Interactive Fiction (often referred to as Text Adventures) are stories where you control the main character. Rather than reading the story from start to finish, you interact with everything by typing commands at a prompt, discovering things as you go along. Well written games give you, the player, the impression that anything you type is understood by giving a sensible and meaningful response. Indeed, part of the fun of playing interactive fiction games is discovering responses to things you didn't expect to have been catered for.
Most interactive fiction games follow the same basic rules - these include walking from location to location using compass directions (north, east, south-west etc). You can normally pick objects up, drop them, put them on things, talk to characters, push things and much more. This handy sheet for beginners explains many common commands used in games.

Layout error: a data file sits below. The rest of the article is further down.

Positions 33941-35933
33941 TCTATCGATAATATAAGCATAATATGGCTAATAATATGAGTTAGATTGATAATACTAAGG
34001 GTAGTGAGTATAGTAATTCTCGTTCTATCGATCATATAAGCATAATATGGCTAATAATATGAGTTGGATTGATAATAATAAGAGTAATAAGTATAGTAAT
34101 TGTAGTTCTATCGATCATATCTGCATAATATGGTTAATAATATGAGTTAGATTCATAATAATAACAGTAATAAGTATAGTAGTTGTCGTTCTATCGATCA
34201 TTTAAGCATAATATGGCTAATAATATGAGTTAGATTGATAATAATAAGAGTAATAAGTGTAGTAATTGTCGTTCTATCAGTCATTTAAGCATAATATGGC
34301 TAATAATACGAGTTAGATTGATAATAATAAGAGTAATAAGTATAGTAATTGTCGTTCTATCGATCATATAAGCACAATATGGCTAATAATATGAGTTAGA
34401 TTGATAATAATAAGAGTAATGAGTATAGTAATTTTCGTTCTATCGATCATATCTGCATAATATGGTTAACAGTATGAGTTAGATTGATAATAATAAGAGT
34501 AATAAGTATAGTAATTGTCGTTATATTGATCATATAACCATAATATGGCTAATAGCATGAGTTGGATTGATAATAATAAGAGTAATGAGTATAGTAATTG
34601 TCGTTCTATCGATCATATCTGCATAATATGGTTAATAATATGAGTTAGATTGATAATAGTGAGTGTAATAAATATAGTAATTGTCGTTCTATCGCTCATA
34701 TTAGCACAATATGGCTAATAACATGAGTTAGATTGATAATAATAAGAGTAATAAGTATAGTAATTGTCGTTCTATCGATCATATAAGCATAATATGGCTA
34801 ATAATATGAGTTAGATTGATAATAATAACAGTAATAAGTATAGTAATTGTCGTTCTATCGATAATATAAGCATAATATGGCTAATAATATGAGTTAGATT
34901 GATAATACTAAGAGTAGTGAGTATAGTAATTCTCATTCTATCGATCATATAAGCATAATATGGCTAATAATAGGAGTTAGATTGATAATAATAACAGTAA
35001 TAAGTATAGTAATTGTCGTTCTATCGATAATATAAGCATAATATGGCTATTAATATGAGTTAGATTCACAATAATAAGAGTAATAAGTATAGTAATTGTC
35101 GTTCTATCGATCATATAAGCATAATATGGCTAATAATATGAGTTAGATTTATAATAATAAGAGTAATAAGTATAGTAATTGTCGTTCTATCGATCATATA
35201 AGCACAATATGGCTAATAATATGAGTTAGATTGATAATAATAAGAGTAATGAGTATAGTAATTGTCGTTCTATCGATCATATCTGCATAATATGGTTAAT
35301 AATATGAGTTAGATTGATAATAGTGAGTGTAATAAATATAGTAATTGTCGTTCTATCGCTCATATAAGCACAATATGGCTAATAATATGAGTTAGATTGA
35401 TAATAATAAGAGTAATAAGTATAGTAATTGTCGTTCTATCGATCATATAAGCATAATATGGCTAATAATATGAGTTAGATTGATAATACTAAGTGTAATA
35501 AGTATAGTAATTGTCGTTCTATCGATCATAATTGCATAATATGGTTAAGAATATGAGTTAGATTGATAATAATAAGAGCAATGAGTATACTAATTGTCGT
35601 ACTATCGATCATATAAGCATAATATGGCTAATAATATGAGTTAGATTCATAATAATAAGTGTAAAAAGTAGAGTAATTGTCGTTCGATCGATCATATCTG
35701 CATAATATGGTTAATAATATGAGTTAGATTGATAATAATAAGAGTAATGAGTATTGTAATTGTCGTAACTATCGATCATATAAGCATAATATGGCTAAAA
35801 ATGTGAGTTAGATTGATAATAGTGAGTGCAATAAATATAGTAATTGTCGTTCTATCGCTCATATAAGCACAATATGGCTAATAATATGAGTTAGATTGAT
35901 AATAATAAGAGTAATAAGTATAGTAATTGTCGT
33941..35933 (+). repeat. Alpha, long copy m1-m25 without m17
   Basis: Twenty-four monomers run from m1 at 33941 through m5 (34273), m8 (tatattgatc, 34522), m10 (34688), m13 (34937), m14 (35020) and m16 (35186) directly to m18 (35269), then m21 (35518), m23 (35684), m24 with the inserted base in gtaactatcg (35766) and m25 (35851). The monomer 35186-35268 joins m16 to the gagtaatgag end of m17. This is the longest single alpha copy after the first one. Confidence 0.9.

There are several different systems for creating Interactive Fiction. The main ones in use today aside from ADRIFT are Alan, Hugo, Inform, Quest, and TADS. There are advantages and disadvantages of each system. Most of these are programming languages, so you have to have a reasonable understanding of programming to be able to use them. This does provide a lot of flexibility, but it comes at the expense of ease of use. Even more experienced users may not know how to use the full functionality of the language. Quest, like ADRIFT, is also a Windows GUI application and shares many similar characteristics. more